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New development: asset acquisitions caught by the Indonesian merger control regime

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Reksodiputro Harun
Harun Reksodiputro

Partner, Ginting & Reksodiputro in association with Allen & Overy


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Samid Sam
Sam Samid

Senior Associate, Ginting & Reksodiputro in association with Allen & Overy


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24 October 2019

New merger control guidelines in Indonesia provide that asset acquisitions are now transactions that need to comply with merger notification obligations, despite the Anti-Monopoly Law and government regulation clearly limiting the obligation to obtain merger control approval for share acquisitions only.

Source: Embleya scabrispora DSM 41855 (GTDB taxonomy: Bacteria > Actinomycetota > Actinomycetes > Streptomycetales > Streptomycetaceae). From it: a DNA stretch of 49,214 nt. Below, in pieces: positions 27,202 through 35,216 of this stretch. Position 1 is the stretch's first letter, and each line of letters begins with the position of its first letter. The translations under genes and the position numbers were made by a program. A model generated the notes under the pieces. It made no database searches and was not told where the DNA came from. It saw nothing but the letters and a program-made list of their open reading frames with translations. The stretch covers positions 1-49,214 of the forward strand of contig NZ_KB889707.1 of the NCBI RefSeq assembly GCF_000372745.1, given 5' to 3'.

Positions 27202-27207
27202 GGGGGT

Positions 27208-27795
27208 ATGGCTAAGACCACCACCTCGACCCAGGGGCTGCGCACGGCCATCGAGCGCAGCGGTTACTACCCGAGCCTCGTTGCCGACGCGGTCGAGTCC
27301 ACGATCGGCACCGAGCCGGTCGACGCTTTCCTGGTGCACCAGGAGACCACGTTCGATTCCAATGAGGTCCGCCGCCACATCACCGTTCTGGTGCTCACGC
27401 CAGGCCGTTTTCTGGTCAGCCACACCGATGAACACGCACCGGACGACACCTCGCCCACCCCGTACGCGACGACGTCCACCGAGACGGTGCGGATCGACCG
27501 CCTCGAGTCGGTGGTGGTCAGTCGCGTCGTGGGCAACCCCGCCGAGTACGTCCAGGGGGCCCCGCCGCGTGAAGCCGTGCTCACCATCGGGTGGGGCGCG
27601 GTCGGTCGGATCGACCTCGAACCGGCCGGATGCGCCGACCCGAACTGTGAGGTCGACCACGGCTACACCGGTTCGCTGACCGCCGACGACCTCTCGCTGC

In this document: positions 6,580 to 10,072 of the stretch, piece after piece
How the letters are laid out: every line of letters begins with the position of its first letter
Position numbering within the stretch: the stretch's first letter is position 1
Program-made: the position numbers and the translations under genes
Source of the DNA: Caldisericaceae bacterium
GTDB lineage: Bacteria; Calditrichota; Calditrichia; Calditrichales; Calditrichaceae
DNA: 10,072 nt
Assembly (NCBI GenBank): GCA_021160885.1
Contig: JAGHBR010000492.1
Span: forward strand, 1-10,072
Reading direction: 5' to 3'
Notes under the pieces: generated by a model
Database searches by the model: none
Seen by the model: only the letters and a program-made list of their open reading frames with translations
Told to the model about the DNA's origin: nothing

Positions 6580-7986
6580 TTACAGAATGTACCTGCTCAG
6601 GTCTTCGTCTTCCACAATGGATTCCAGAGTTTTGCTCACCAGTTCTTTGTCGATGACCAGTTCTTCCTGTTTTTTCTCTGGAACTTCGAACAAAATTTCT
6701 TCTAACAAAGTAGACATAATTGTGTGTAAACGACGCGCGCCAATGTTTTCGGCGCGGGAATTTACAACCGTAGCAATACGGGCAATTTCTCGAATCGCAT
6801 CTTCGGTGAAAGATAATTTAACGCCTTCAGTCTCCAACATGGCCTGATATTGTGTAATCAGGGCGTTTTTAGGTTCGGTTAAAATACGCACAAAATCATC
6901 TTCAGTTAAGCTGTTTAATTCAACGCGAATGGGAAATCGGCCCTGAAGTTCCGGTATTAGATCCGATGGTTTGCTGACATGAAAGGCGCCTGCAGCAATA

Besides, new facts and elements will now need to be analysed and reporting parties will also need to submit any requested document within the deadline imposed, failing which their deals may be approved or not based on the authority’s assumptions or information in its possession.

On 2 October 2019 and amidst rumours that Law No. 5 of 1999 on the Prohibition of Monopolistic Practices and Unhealthy Business Competition (the Anti-Monopoly Law) will be overhauled within this year (partly because the draft anti-monopoly law (the Draft Law) has been in circulation for more than five years), the Indonesian competition authority, the Commissioners of the Business Competition Supervisory Committee (Komisi Pengawas Persaingan Usaha – the KPPU) issued Regulation No. 3 of 2019 on the Assessment of Mergers or Consolidations or Acquisition of Shares of a Company which Could Cause Monopolistic Practices and/or Unhealthy Business Competition (the Regulation.

The Regulation expands the scope of the merger control regime in Indonesia, which many had suspected would only have been addressed by the amendment to the Anti-Monopoly Law. The Regulation also revoked all other guidelines on merger control previously issued by the KPPU. Some key elements of the Regulation are set out below. The term merger includes a legal merger, a consolidation and an acquisition.